Stonehurst STEAM Magnet Elementary School

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Cognitively Guided Instruction

Vincent van Gogh once said, "I dream of painting and then I paint my dream."

Well we dream of learning and then I learn to dream! Here students are identifying the math within the famous art piece. This activity, “What Do You Notice,” presents activity practice of CGI.

 

Cognitively Guided Instruction (CGI) stems from UCLA Mathematics Project. It is based on more than 30 years of research that has investigated the development of children's mathematical thinking, classroom instruction that supports that development, and professional development that fosters instruction on building individualized student thinking. CGI is an inquiry-based learning, which provides the opportunity for students to solve math problems with their intuitive knowledge. Simply put, it moves towards solving real-world problems and experiences!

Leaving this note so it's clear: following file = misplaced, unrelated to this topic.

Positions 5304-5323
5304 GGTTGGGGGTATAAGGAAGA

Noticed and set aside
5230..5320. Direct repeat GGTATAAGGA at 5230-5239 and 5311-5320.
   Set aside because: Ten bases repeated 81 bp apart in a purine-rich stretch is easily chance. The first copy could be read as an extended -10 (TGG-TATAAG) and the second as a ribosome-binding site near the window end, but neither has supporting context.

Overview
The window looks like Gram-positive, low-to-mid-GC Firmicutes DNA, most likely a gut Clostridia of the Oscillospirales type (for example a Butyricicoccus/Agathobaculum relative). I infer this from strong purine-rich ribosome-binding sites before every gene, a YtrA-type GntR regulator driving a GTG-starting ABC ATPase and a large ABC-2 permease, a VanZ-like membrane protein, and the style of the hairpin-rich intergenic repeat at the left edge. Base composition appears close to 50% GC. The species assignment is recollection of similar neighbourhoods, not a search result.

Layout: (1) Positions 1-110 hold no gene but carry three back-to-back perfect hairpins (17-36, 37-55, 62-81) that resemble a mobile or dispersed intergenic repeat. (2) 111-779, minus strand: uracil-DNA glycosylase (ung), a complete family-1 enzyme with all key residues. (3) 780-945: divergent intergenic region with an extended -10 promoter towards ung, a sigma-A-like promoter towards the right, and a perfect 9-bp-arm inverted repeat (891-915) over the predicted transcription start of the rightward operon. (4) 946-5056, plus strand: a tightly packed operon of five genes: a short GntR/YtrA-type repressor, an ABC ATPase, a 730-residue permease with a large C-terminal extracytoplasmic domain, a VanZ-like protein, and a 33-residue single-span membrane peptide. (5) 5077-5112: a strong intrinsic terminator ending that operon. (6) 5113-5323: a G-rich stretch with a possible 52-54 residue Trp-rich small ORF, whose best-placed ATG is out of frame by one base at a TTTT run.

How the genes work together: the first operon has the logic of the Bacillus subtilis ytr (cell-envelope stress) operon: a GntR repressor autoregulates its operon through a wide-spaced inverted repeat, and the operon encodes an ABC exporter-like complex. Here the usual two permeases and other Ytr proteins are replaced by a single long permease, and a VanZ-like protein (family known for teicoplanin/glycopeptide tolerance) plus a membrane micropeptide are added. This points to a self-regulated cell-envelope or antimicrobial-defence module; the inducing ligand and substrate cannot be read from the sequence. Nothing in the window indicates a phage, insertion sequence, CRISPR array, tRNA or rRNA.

We currently work with UCLA Mathematics Project and practice upon these successful practices. In our classrooms, we practice CGI and the kiddos are loving it! The math problems at times are quite rigorous, but using their personal strategies and knowledge, students are able to successfully work towards solving problems!

 

There are so many beautiful learning opportunities with CGI in the classroom. One of our favorite aspects of CGI is that it does not limit student thinking, but it allows for students to grow upon their own strategies.

 

There are many activities within CGI that target:

  • how children solve problems using their intuitive understanding of addition, subtraction, multiplication, division, and base-ten number concepts
  • the development of children's mathematical thinking
  • instruction that promotes children's engagement in essential mathematical practices
  • connections between children's strategies and powerful mathematical properties and concepts

 

The number sense routines within CGI are engaging and promote students' thinking. Another activity we enjoy is identified as, "How Many Ways." This next activity presents the opportunity to identify the many different ways to make a specific number. Within the activity, diverse ideas and ways to make a number are exposed. Other activities include presenting "Unpacking" story word problems, Number Talks, "Which One Doesn't Belong," etc.

 

As simple as these activities may be, all activities practice and work towards the Common Core State Standards and support students in the Mathematical Practices.